Purpose of the Study
Taking inspiration from the IMCS, I developed the Career Counseling Innovative Outcomes (CCIO) as a new narrative tool for assessing counseling outcomes and, specifically, life-design counseling effectiveness (Di Fabio, 2014). The CCIO is intended to respond to the current need for qualitative instruments to determine the effectiveness of the new life-design counseling interventions. Herein, I present a case study to demonstrate the CCIO and its coding system as a method for assessing client change after a life-design intervention using the Career Construction Interview (CCI; Savickas, 2010). Two questions guided the case study: (a) Can the CCIO be used to assess for client change after a life-design intervention? and (b) Can the CCIO be used to describe the sort of changes that may be facilitated by a life-design intervention?
Participant and Context
The participant in this study, Lucrezia (a pseudonym), was a final-year engineering student at a large university in central Italy who requested career counseling. Lucrezia was specializing in biomedical engineering, and she requested career counseling as she approached the moment of transition from university to the world of work. For the intervention, I chose a life-design approach using the CCI to facilitate her exploration of her professional and life path. Lucrezia is 25 years old and comes from a small town in southern Italy, where her family still lives. She has been living in a medium-sized city in central Italy where her university is located since the beginning of her academic studies. Like other students from southern Italy, where the current economic crisis has accentuated the already limited chances of finding a skilled job, Lucrezia chose to study at this particular university and hoped to find work in line with her training and her interests, possibly remaining in her current location or moving to another big city in central or northern Italy.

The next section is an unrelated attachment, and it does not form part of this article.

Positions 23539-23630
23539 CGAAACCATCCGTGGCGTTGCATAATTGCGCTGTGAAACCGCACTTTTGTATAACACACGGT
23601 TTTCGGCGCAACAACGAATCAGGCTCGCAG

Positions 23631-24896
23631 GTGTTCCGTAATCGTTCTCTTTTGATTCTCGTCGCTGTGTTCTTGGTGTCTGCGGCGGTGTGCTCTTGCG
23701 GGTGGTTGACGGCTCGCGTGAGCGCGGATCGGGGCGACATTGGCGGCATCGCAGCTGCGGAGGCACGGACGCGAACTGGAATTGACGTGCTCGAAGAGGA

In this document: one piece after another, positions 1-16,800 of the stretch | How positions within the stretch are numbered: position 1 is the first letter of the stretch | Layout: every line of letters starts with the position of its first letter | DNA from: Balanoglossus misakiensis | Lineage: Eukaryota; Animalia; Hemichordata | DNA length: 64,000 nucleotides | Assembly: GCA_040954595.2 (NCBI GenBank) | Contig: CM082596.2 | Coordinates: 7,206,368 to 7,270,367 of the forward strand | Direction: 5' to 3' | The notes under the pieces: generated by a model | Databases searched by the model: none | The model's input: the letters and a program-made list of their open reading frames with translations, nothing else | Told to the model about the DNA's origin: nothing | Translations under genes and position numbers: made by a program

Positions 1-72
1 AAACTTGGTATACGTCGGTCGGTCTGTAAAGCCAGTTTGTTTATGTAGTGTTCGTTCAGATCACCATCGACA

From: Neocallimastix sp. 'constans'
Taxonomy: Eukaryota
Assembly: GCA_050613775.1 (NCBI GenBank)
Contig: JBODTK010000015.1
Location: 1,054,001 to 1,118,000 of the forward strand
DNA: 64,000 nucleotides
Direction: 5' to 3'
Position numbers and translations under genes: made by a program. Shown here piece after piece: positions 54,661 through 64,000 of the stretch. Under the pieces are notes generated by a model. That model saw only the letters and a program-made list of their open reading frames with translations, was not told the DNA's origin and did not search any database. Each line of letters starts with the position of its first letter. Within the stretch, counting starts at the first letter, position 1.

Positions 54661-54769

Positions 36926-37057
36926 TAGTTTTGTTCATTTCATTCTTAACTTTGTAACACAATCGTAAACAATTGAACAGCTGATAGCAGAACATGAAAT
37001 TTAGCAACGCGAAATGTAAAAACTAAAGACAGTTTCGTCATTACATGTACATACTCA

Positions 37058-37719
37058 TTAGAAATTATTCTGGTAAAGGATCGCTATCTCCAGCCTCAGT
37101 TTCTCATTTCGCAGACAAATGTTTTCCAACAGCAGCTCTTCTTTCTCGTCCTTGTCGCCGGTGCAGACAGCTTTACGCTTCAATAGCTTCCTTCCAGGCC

The CCIO (Di Fabio, 2014) aims to assess the outcomes of life-design counseling interventions. This instrument was conceptualized after a comprehensive perusal of the IMCS used in psychotherapy (Gonsalves et ah, 2011) and its application in life-design counseling (Cardoso et ah, 2014). Whereas the IMCS (Cardoso et ah, 2014; Gonsalves et ah, 2011) is used to monitor the process of change during psychotherapeutic intervention, the CCIO is instead an instrument developed to elicit and analyze specific narratives produced before and after life-design counseling.
The CCIO comprises seven questions developed on the basis of the narrative paradigm (Savickas, 2011). These questions, administered before and after the life-design counseling intervention, provide access to the client's narrative expression at two points in...